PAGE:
WP Latest

How to Run GitHub Actions Locally Using the act CLI Tool

How-to-run-GitHub-actions-locally.png

How to Run GitHub Actions Locally Using the act CLI Tool

GitHub Actions help automate tasks like building, testing, and deploying in your GitHub repository.

With one click, you can publish your production-ready code or package on npm, GitHub pages, docker images, deploy your production code on a cloud provider, and so on.

The problem starts when you’re testing GitHub Actions. It can be time-consuming and painful. First, you have to change the GitHub Actions file locally, push your local code into your GitHub repository, and wait for the result.

To solve this issue, You can use the act CLI tool to test and write the GitHub action locally. With act CLI, you do not need to commit/push your local code to the GitHub Repository. You test GitHub action locally on your laptop or machine.

Here are the steps involved:

How to Install act for GitHub Actions

The act CLI tool works with Docker. Before starting with act CLI, First, install Docker on your system or laptop.

To install the act CLI, you need to run the following command:

# Window
choco install act-cli

# MacOS
brew install act

# Linux
curl https://raw.githubusercontent.com/nektos/act/master/install.sh | sudo bash

How to Configure and Initialize the act CLI

After the act CLI installation is successful on your laptop or machine, the next step is to run it in your project.

act CLI asks which Docker image size—large, medium, or micro—must be installed during installation.

There are various Docker image sizes:

  1. The Docker Micro image size is 200 MB, and small projects use it.
  2. The Docker Medium image size is 500 MB, and Big Project uses it.
  3. The Docker Large image size is 17 GB, and Enterprise uses it.

The act CLI uses the Docker image to run the GitHub action locally.

$ act
act CLI without any argument.

The command output in the terminal looks like this:

$ test-github-actions git:(main) ✗ act
? Please choose the default image you want to use with act:
  - Large size image: ca. 17GB download + 53.1GB storage, you will need 75GB of free disk space, snapshots of GitHub Hosted Runners without snap and pulled docker images
  - Medium size image: ~500MB, includes only necessary tools to bootstrap actions and aims to be compatible with most actions
  - Micro size image: <200MB, contains only NodeJS required to bootstrap actions, doesn't work with all actions

Default image and other options can be changed manually in ~/.actrc (please refer to https://github.com/nektos/act#configuration for additional information about file structure) Micro
[Build Ghost and test theme/install] 🚀  Start image=node:16-buster-slim
INFO[0023] Parallel tasks (0) below minimum, setting to 1 
[Build Ghost and test theme/install]   🐳  docker pull image=node:16-buster-slim platform= username= forcePull=true
INFO[0031] Parallel tasks (0) below minimum, setting to 1 
[Build Ghost and test theme/install]   🐳  docker create image=node:16-buster-slim platform= entrypoint=["tail" "-f" "/dev/null"] cmd=[] network="host"
[Build Ghost and test theme/install]   🐳  docker run image=node:16-buster-slim platform= entrypoint=["tail" "-f" "/dev/null"] cmd=[] network="host"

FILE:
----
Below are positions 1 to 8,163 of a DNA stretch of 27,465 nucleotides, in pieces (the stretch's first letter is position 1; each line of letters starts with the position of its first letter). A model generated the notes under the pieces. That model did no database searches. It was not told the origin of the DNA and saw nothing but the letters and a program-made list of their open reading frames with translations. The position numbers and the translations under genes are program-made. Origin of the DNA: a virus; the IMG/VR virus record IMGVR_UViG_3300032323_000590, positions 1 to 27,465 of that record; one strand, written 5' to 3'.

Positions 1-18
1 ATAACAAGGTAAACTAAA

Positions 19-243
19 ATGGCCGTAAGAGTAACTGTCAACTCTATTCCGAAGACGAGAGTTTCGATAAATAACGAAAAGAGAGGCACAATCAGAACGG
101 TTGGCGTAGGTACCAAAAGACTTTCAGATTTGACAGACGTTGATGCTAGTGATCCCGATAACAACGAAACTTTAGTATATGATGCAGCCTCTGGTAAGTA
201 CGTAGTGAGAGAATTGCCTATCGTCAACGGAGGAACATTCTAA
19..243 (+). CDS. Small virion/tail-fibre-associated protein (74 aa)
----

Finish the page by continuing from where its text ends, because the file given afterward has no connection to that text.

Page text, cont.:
[Build Ghost and test theme/install]   ☁  git clone 'https://github.com/vimtor/action-zip' # ref=v1.2
[Build Ghost and test theme/install]   ☁  git clone 'https://github.com/softprops/action-gh-release' # ref=v0.1.15
[Build Ghost and test theme/install] ⭐ Run Main actions/checkout@v4
[Build Ghost and test theme/install]   🐳  docker cp src=/home/officialrajdeepsingh/medium/test-github-actions/. dst=/home/officialrajdeepsingh/medium/test-github-actions
[Build Ghost and test theme/install]   ✅  Success - Main actions/checkout@v4
[Build Ghost and test theme/install] ⭐ Run Main Easy Zip Files
[Build Ghost and test theme/install]   🐳  docker cp src=/home/officialrajdeepsingh/.cache/act/[email protected]/ dst=/var/run/act/actions/[email protected]/
[Build Ghost and test theme/install]   🐳  docker exec cmd=[node /var/run/act/actions/[email protected]/dist/index.js] user= workdir=
| Ready to zip "build/ home.txt" into example.zip
|   - build/
|   - home.txt
| 
| Zipped file example.zip successfully
[Build Ghost and test theme/install]   ✅  Success - Main Easy Zip Files
[Build Ghost and test theme/install] Cleaning up container for job install
[Build Ghost and test theme/install] 🏁  Job succeeded
In this example, we selected the Micro Docker image.

After downloading the image from the Docker repository, the act CLI runs the GitHub action.

act CLI generates the ~/.actrc file in the laptop for configuration. The ~/.actrc file contains the Docker image name.

# .actrc
-P ubuntu-latest=node:16-buster-slim
-P ubuntu-22.04=node:16-bullseye-slim
-P ubuntu-20.04=node:16-buster-slim
-P ubuntu-18.04=node:16-buster-slim

To install other Docker images, remove the ~/.actrc file and re-run the act CLI to install the different Docker images.

Error

Due to dependence on Docker, we may face some errors when initializing an act CLI for the first time.

$ act

The error should look like this:

$ test-github-actions git:(main) ✗ act       
ERRO[0000] daemon Docker Engine socket not found and containerDaemonSocket option was not set 
? Please choose the default image you want to use with act:
  - Large size image: ca. 17GB download + 53.1GB storage, you will need 75GB of free disk space, snapshots of GitHub Hosted Runners without snap and pulled docker images
  - Medium size image: ~500MB, includes only necessary tools to bootstrap actions and aims to be compatible with most actions
  - Micro size image: <200MB, contains only NodeJS required to bootstrap actions, doesn't work with all actions

Default image and other options can be changed manually in ~/.actrc (please refer to https://github.com/nektos/act#configuration for additional information about file structure) Micro
[Build Ghost and test theme/install] 🚀  Start image=node:16-buster-slim
INFO[0305] Parallel tasks (0) below minimum, setting to 1 
[Build Ghost and test theme/install]   🐳  docker pull image=node:16-buster-slim platform= username= forcePull=true
Error: Cannot connect to the Docker daemon at unix:///var/run/docker.sock. Is the docker daemon running?

You’re seeing the Cannot connect to the Docker daemon error in the above code. This issue occurs due to the Docker daemon. In simple words, the Docker daemon is not running. You can resolve this issue by starting your Docker and re-running your act command.

There are two ways to run Docker services.

  1. Open Docker desktop in your window, and your Docker service is started.
  2. Run Docker with the systemctl start docker command on Linux.